Craig Cunningham

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Craig Cunningham
Craig Cunningham - Boston Bruins.jpg
Cunningham in 2014
Born (1990-09-13) September 13, 1990 (age 27)
Trail, British Columbia, Canada
Height 5 ft 9 in (175 cm)
Weight 189 lb (86 kg; 13 st 7 lb)
Position Centre
Shot Right
Played for Boston Bruins
Arizona Coyotes
NHL Draft 97th overall, 2010
Boston Bruins
Playing career 2011–2016

Craig Alvin Cunningham (born September 13, 1990) is a Canadian former professional ice hockey centre who played with the Boston Bruins and Arizona Coyotes in the National Hockey League (NHL). He was selected by the Boston Bruins, 97th overall in the 2010 NHL Entry Draft, before being called up to the Bruins in December 2013.

During his junior Western Hockey League (WHL) career, he won a Memorial Cup with the Vancouver Giants as a rookie in 2007 and was named to the WHL West First All-Star Team in 2010. He left the Giants as the team's all-time games played leader.

Cunningham played 63 NHL games across both the Bruins and Coyotes before being forced to prematurely retire in late 2016 due to health problems. Cunningham currently serves as a pro scout for the Coyotes, as well as assists in player development.

Playing career[edit]

Junior[edit]

Cunnignham as a member of the Vancouver Giants.

Cunningham was selected into the Western Hockey League (WHL) 129th overall by the Vancouver Giants in the 2005 WHL Bantam Draft.[1] He began his major junior career with the Giants in 2006–07, recording five assists over 48 games as a rookie. He then appeared in 15 WHL playoff games en route to a President's Cup and Memorial Cup with the Giants as WHL and Canadian Hockey League (CHL) champions. Over the next two seasons, he improved to 25- and 50-point campaigns.

Eligible for the 2009 NHL Entry Draft, Cunningham went unselected.[2] He was subsequently invited by the New York Rangers on a tryout basis to their 2009 Traverse City Prospects Tournament.[3][4]

Entering his fourth WHL season with the Giants in 2009–10, Cunningham quickly moved up the Giants depth chart as former teammates Evander Kane and James Wright made their respective NHL teams.[5] He was placed on the top line centring team captain Lance Bouma and Brendan Gallagher.[5] Finishing the season with a junior career-high 97 points (37 goals and 60 assists), he ranked first in team scoring and sixth in the league.[6] The total was also the second-highest for a Giants player in a single-season, coming 18 points short of Casey Pierro-Zabotel's record, set the previous year.[7] He was nominated for the Four Broncos Memorial Trophy as WHL Player of the Year, losing to Eastern Conference nominee Jordan Eberle of the Regina Pats.[1][8] Cunningham was also named to the WHL West First All-Star Team as a unanimous selection, along with Giants teammate Kevin Connauton.[9]

In game two of the opening round of the 2010 WHL playoffs, Cunningham recorded a five-point game (two goals and three assists) in a 6–3 win over the Kamloops Blazers.[10] Two days later, on March 22, 2010, he was named the WHL Player of the Week, finish with four goals and seven points in two games.[11] Two weeks later, on April 5, he received his second Player of the Week honour with three goals and three assists in the first two games of the second round against the Portland Winterhawks.[12] The Giants advanced to the semifinals against the Tri-City Americans, but lost in six games. Cunningham finished the playoffs with 12 goals and 24 points over 16 games.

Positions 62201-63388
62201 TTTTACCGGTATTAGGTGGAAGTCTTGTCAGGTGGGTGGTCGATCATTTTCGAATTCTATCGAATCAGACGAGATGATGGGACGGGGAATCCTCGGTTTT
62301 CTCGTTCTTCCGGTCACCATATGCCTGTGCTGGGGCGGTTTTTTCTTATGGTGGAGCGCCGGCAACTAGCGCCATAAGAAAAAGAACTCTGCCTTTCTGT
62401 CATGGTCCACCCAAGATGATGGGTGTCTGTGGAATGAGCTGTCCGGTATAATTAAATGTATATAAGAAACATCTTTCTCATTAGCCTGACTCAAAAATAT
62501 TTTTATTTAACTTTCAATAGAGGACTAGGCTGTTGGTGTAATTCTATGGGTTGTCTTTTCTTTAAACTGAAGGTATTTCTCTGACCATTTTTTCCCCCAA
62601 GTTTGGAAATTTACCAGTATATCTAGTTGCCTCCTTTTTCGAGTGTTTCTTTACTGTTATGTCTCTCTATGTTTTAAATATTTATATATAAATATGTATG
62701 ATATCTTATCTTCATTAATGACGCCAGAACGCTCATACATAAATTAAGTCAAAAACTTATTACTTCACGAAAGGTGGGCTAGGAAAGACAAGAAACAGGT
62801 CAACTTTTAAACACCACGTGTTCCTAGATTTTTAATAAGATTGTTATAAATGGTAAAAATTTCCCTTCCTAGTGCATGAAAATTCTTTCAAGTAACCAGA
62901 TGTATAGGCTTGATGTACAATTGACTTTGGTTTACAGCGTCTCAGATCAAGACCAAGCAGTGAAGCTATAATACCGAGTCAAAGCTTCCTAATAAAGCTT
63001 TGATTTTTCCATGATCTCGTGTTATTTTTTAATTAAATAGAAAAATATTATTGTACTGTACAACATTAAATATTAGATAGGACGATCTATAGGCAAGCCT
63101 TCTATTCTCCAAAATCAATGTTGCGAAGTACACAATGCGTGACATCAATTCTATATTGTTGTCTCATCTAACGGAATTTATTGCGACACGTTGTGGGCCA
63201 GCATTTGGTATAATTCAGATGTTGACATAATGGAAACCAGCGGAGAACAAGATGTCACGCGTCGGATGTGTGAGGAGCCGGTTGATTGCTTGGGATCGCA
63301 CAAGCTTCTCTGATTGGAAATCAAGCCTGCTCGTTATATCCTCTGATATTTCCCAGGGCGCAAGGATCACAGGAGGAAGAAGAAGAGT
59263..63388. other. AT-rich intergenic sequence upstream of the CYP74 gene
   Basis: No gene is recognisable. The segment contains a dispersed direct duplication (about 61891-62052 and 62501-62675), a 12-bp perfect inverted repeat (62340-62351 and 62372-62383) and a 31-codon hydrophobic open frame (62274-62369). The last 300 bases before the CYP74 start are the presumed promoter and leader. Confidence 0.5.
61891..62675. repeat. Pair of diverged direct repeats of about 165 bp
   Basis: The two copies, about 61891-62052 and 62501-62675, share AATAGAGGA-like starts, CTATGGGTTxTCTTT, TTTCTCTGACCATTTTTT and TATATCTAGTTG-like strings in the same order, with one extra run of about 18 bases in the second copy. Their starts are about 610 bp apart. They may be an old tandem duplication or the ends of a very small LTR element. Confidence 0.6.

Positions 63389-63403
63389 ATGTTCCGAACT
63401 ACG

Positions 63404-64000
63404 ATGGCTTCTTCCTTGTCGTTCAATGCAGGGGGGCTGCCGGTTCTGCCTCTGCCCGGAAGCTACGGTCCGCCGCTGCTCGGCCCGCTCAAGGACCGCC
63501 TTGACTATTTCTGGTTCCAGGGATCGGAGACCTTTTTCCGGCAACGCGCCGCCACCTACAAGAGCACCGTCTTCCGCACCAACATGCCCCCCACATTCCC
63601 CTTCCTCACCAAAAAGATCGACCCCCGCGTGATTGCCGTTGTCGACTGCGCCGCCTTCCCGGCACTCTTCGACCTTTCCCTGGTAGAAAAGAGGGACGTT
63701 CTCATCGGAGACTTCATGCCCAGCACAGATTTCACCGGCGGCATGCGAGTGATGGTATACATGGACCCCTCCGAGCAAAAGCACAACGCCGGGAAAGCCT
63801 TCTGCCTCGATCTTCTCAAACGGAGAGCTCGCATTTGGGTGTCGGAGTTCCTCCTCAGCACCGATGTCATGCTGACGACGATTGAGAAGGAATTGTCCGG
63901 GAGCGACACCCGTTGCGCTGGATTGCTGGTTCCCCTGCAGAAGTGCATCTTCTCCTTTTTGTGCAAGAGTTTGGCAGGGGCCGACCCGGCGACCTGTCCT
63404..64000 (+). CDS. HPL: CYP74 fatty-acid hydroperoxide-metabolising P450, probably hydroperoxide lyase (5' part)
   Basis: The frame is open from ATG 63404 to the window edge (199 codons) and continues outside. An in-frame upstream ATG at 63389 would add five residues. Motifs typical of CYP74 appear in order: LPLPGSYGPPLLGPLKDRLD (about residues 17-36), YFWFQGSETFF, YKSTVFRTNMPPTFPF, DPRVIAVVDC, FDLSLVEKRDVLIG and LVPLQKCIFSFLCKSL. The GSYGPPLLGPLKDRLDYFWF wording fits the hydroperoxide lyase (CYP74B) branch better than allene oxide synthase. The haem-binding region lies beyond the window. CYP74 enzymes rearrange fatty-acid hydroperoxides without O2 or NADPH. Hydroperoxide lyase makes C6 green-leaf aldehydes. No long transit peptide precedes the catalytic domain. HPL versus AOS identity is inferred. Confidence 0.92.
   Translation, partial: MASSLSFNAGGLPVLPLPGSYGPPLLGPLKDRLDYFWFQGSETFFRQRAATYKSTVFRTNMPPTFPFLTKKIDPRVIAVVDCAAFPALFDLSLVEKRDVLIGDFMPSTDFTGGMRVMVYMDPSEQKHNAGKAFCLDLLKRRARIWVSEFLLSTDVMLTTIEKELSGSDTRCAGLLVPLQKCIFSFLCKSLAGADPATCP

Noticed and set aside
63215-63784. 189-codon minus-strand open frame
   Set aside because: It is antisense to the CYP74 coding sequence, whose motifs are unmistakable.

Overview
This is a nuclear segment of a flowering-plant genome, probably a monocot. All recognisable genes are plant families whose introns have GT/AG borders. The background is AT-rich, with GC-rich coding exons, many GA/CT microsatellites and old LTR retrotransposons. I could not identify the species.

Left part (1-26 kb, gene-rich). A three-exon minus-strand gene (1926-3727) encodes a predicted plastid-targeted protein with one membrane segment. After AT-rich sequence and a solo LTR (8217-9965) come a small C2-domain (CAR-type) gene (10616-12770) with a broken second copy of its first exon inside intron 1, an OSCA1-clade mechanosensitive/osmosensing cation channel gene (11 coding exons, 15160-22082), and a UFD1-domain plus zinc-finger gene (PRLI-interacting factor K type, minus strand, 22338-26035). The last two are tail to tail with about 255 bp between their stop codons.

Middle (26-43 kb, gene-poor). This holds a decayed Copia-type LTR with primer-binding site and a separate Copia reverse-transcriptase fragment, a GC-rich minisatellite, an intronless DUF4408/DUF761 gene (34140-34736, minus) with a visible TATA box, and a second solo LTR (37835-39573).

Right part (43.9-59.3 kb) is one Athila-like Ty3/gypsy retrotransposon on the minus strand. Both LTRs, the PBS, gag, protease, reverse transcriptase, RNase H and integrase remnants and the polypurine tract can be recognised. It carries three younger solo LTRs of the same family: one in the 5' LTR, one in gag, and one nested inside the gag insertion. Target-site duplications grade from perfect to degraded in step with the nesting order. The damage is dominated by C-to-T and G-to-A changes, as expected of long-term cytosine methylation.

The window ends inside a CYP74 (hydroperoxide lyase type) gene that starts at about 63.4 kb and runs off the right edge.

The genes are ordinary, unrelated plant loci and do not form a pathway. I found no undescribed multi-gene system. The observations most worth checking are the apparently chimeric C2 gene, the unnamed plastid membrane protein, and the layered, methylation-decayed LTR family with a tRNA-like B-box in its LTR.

During the off-season, Cunningham was ranked 108th among North American skaters for the 2010 NHL Entry Draft (his second draft-eligible year) by the NHL Central Scouting Bureau.[13] He was drafted in the fourth round (97th overall) by the Boston Bruins.

On July 14, 2011, Cunningham signed an entry-level contract with the Boston Bruins.[14] During training camp, he was assigned to Boston's minor league affiliate, the Providence Bruins of the American Hockey League (AHL). Returning to junior, he was chosen as the Giants' new team captain, replacing Bouma, who had turned professional. Through 36 games, Cunningham had recorded 10 goals and 45 points. Suffering through several injuries as a team, the Giants struggled in comparison to previous years. Leading up to the WHL trade deadline, the top-ranked Portland Winterhawks inquired about acquiring Cunningham to bolster their line-up for a deep playoff run. General manager Scott Bonner sought Cunningham's approval before finalizing the trade on December 28, 2010.

Cunningham was sent to Portland, along with a sixth round pick in the 2011 Bantam Draft, in exchange for Spencer Bennett, Teal Burns, a first round pick in the 2011 Bantam Draft and a second round pick in the 2012 Bantam Draft. In dealing away their captain, Giants head coach Don Hay recalled "I think the fans thought were giving up on the season by trading Craig."[15] He left the Giants as the team's all-time leader in regular season games played with 295, having surpassed Mitch Bartley's mark of 285 contests earlier in the season.[16] He quickly became a fan favourite in Portland earning himself the nickname "The Hamster" due to his small stature but tenacious spirit and leadership on the ice.[17] Cunningham finished the season with 17 goals and 42 points over 35 games with the Winterhawks. During the playoffs, he added 7 goals and 21 points over 21 games, as the Winterhawks were eliminated in the Finals.

Professional[edit]

Cunningham as a member of the Providence Bruins.

In the 2013–14 season, Cunningham was called up to the Bruins for the first time on December 16, 2013.[18] On December 17, 2013, he made his NHL debut with the Bruins. He finished the game against the Calgary Flames with four shots on net in 8:16 of ice time.

In the following 2014–15 season, on December 13, 2014, Cunningham scored his first NHL goal, a shorthanded goal against the Ottawa Senators. On March 2, 2015, Cunningham was placed on waivers and claimed by the Arizona Coyotes.[19]

During the 2015–16 season, he primarily played in the AHL appearing in 61 games for the Springfield Falcons, tallying 46 points. He was recalled throughout the campaign to appear in 10 games with the Coyotes. On June 16, 2016, the Coyotes re-signed Cunningham to a one-year, two-way deal.